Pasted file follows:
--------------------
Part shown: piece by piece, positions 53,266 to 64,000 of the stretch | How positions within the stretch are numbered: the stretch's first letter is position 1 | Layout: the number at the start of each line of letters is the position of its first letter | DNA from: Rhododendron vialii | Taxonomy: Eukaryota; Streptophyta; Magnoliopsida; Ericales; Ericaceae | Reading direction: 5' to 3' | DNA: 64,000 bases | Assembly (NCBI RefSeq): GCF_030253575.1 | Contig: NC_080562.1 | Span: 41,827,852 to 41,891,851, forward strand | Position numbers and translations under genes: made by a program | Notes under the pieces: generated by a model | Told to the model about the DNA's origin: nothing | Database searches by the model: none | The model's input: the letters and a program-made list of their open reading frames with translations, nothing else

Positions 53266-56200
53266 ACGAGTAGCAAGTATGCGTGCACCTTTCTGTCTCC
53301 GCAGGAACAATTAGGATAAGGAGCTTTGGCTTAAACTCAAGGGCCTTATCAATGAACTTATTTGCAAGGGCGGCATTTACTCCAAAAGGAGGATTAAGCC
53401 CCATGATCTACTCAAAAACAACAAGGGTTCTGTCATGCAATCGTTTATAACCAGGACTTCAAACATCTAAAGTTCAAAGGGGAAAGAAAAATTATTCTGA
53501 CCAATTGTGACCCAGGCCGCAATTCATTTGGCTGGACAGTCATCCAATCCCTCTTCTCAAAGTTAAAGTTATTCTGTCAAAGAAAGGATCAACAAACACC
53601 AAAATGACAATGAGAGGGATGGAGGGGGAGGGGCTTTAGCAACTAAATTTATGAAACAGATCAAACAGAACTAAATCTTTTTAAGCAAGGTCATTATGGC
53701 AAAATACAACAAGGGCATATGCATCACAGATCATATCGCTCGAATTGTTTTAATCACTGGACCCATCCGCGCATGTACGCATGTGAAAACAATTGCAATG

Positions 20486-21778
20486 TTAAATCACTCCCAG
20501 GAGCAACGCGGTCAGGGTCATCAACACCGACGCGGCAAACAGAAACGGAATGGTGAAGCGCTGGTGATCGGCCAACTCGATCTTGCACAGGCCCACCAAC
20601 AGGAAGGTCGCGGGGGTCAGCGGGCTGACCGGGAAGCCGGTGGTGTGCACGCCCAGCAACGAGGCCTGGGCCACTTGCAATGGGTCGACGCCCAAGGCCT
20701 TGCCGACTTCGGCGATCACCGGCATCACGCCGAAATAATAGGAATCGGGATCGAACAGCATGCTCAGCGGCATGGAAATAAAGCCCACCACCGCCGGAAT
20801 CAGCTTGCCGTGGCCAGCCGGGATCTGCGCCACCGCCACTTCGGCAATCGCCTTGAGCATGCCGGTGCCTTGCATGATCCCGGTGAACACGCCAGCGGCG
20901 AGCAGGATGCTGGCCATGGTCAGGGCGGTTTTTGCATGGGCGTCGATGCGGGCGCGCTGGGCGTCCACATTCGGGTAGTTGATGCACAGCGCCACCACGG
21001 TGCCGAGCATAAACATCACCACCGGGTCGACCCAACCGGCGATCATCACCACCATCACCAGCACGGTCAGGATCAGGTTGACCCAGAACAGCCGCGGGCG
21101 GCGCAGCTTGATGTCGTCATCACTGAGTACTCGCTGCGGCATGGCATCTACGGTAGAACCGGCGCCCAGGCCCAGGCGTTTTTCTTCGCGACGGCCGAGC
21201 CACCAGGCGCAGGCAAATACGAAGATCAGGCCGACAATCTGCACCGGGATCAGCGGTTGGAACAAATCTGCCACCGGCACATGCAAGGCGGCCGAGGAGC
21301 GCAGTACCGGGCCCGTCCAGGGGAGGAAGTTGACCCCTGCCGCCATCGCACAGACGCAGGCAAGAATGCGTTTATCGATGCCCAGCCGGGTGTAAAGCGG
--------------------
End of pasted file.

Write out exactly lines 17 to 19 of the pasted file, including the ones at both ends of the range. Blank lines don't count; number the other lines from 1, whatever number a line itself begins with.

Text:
21101 GCGCAGCTTGATGTCGTCATCACTGAGTACTCGCTGCGGCATGGCATCTACGGTAGAACCGGCGCCCAGGCCCAGGCGTTTTTCTTCGCGACGGCCGAGC
21201 CACCAGGCGCAGGCAAATACGAAGATCAGGCCGACAATCTGCACCGGGATCAGCGGTTGGAACAAATCTGCCACCGGCACATGCAAGGCGGCCGAGGAGC
21301 GCAGTACCGGGCCCGTCCAGGGGAGGAAGTTGACCCCTGCCGCCATCGCACAGACGCAGGCAAGAATGCGTTTATCGATGCCCAGCCGGGTGTAAAGCGG